The gas laws

The kinetic energy of the molecules increases with increasing temperature. The important effects of this fact are given in Boyle’s law and Charles’ law, which state that the volume of a perfect gas varies inversely with absolute pressure and directly with absolute temperature, respectively.

The total effect is more properly stated by the equation of state:

P = pR T Equ2.1

Where:

P = pressure

P = density

R = gas constant

T = absolute temperature

In the design of the majority of fan systems, the gas may be considered as incompressible without introducing significant error. The normal boundary, between the assumption that the gas is incompressible or that it is compressible, as accepted in ISO 5801 is for pressures up to 2 kPa. In many calculations, therefore, the air density may be considered constant and the absolute pressure is directly proportional to the absolute temperature.

Since an ideal gas is assumed to be composed of molecules, which are very small perfect spheres, and the collisions of these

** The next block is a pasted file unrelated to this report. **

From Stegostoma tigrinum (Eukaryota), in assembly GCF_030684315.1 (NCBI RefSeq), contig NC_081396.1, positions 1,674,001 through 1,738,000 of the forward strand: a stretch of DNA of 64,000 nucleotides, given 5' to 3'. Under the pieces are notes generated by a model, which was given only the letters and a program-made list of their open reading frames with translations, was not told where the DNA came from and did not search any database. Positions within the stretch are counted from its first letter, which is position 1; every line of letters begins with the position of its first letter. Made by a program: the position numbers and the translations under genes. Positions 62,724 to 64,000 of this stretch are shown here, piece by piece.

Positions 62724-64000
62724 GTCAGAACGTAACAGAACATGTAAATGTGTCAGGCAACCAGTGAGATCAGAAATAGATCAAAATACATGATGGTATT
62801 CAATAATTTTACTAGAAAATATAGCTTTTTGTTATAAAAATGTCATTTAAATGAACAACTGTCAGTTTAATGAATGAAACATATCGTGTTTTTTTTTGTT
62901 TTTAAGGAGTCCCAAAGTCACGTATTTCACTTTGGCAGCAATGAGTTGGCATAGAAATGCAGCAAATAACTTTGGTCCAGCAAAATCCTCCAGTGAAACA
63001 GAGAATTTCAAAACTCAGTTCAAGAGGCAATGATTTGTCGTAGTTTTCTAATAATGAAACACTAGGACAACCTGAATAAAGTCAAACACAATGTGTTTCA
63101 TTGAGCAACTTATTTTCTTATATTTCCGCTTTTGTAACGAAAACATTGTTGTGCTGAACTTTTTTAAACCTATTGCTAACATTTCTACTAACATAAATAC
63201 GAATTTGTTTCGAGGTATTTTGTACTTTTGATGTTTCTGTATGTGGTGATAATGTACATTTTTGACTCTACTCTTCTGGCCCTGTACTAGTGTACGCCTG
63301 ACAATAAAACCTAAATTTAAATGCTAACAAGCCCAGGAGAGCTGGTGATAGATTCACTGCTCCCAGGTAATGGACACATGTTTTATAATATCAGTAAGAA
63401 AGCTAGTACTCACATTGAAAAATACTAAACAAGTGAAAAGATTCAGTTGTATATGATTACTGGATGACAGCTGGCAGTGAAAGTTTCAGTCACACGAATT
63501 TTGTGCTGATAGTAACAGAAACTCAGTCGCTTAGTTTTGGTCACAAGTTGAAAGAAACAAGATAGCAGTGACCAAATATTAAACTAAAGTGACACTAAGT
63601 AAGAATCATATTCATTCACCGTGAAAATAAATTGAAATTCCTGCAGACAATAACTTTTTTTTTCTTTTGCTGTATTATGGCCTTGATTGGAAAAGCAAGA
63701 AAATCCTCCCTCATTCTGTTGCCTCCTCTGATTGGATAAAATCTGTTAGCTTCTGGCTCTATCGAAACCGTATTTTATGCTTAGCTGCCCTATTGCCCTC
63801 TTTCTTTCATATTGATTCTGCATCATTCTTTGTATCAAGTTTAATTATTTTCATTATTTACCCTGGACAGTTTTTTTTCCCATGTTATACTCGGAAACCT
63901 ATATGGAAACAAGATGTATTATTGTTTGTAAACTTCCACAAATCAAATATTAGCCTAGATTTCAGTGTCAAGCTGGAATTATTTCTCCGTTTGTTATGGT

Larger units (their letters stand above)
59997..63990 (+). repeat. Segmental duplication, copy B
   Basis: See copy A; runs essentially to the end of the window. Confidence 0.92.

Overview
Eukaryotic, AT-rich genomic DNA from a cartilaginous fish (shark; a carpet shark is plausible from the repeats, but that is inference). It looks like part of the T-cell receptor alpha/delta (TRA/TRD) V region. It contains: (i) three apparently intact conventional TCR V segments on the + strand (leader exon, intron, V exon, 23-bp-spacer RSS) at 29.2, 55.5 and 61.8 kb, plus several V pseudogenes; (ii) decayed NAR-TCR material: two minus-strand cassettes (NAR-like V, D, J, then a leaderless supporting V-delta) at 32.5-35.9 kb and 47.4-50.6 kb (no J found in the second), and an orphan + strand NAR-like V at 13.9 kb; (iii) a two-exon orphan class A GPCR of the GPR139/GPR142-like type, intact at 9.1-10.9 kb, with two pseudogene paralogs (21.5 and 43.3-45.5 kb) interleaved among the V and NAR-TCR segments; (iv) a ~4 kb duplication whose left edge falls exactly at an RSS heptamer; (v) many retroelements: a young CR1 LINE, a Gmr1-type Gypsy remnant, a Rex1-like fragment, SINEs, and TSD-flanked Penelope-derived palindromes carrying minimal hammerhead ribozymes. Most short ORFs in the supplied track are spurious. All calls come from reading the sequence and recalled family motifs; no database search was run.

Av

The gas laws

Figure 2.1 Definition of viscosity

Molecules with one another and solid boundaries are assumed to be elastic, an ideal gas can only exert pressure normal to a surface. Thus, no frictional force exists in any ideal gas, even if strong velocity gradients exist. All gases, however, consist of molecules, which do not behave as elastic spheres, and thus no gas is truly ideal. Real gases are capable of exerting pres­sure parallel to the surface of a body, which is moving with re­spect to the gas. The magnitude of the force parallel to the sur­face is used to define an important property of real gases — viscosity. The effects of viscosity on the behaviour of real gases causes resistance to flow; the resistance is proportional to the velocity gradients, which exist in the gas.

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